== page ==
Read more about how medical professionals can access COVID-19 treatments through the National Medical Stockpile.

No



National COVID-19 Clinical Evidence Taskforce guidance

Please Note: PBS clinical criteria for the prescribing of both oral antivirals, including risk factors for severe disease progression, are different to the guidance summarised below. 

Adults (≥ 18 years) diagnosed with mild-to-moderate COVID-19 who do not require oxygen due to COVID-19, and are:

  • unvaccinated with one or more risk factors for disease progression (see Table 2), or
  • immunosuppressed or not immunocompetent, regardless of vaccination status, or
  • vaccinated with one or two doses of a COVID-19 vaccine and at high risk of severe disease on the basis of age and multiple risk factors (see Table 2).
  • AND where other treatments such as nirmatrelvir plus ritonavir (Paxlovid) or sotrovimab (Xevudy) are not suitable or available.

Appropriateness of treatment should also be based on the patient’s time since vaccination. This is because the efficacy of these medicines in partially or fully vaccinated individuals or those who have received booster doses is unclear.

Commencement

Within 5 days of symptom onset.a

Dosing

800 mg (four 200 mg capsules) orally every 12 hours for 5 days, with or without food.b

300 mg nirmatrelvir (two 150 mg tablets) with 100 mg ritonavir (one 100 mg tablet) orally every 12 hours for 5 days.

Single 500 mg dose given as an IV infusion over 30 minutes.

Dose adjustment in kidney or liver impairment

No dose adjustment required

Kidney: Moderate renal impairment (GFR ≥ 30 to <60mL/min) reduce dose of nirmatrelvir/ritonavir to 150 mg/100 mg every 12 hours for 5 days.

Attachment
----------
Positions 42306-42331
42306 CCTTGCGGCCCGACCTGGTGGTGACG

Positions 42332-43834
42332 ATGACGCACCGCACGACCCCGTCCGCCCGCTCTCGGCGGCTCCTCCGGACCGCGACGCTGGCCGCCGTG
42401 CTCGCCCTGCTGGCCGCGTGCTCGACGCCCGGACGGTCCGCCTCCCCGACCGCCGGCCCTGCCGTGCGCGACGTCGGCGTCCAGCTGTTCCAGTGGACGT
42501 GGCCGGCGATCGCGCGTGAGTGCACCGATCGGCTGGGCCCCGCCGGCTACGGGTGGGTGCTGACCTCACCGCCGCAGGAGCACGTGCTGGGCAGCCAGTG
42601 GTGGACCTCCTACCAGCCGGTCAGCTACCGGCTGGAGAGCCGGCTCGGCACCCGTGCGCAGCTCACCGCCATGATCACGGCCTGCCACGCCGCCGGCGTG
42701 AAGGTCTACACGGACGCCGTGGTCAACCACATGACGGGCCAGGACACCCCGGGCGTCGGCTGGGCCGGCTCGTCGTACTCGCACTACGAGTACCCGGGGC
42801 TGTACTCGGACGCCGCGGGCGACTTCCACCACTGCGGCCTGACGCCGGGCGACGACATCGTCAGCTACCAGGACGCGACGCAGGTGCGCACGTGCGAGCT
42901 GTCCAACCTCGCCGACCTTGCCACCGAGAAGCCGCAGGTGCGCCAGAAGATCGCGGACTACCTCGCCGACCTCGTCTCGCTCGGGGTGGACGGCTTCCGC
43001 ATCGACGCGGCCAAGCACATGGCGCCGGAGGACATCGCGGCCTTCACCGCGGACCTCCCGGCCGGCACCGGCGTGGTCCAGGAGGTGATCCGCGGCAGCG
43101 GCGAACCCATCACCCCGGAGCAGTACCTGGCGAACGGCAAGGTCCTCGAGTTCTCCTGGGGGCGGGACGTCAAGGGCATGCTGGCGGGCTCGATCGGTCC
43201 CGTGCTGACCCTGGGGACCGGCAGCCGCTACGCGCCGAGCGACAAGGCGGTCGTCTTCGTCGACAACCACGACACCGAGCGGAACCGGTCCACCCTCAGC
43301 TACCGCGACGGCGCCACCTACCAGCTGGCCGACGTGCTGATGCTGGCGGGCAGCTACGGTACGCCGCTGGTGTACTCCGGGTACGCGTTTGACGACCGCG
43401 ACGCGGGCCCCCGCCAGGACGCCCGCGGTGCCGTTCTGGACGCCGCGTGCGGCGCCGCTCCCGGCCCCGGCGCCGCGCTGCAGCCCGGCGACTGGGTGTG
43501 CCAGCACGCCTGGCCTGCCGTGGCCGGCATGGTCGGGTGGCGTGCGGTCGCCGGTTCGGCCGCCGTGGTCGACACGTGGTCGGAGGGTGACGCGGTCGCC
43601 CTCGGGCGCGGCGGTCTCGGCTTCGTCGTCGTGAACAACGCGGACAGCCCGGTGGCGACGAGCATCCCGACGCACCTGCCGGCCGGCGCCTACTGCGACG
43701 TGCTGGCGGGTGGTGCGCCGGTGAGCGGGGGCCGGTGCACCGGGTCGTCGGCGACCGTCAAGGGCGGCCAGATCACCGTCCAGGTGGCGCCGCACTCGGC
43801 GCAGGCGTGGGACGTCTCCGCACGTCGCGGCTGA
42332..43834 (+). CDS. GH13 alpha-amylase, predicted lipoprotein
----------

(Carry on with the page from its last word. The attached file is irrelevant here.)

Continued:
Severe renal impairment (<30mL/min) contraindicated due to lack of available data.

Liver: No dosage adjustment required in mild or moderate liver impairment. Contraindicated in severe renal or liver impairment

No dose adjustment required

Efficacy

~ 30% reduction of disease progression leading to hospitalisation or death at 29 days compared with placebo.

88.9% relative risk reduction of disease progression leading to hospitalisation or death from any cause at 28 days compared with placebo.

Treatment reduced the risk of hospitalisation and death by 85% compared to those who didn’t receive treatment.

Adverse effects

Results from a single pivotal study show most common treatment-related adverse effects were mild–moderate, occurring at similar rates for treatment and placebo groups:

  • diarrhoea 1.7% (treatment); 2.1% (placebo)
  • nausea (1.4%; 0.7%)
  • dizziness (1.0%; 0.7%).

Results from a single pivotal study show most common treatment-related adverse effects were mild–moderate and included:

  • dysgeusia (altered taste) 5.6% (treatment); 0.3% (placebo)
  • diarrhoea (3.1%; 1.6%)
  • headache (1.4%; 1.3%)
  • vomiting (1.1%; 0.8%).

Results from a single pivotal study show most common treatment-related adverse effects were mild–moderate and included:

  • nausea < 1% (treatment); 2% (placebo)
  • diarrhoea (2%; < 1%)
  • headaches (< 1%; 2%).

Prescribing considerations

Contraindications

Hypersensitivity to the active substance or any of the excipients.

Hypersensitivity to the active substance or any of the excipients.

Contraindications corresponding to drug-drug interactions related to ritonavir. See Table 3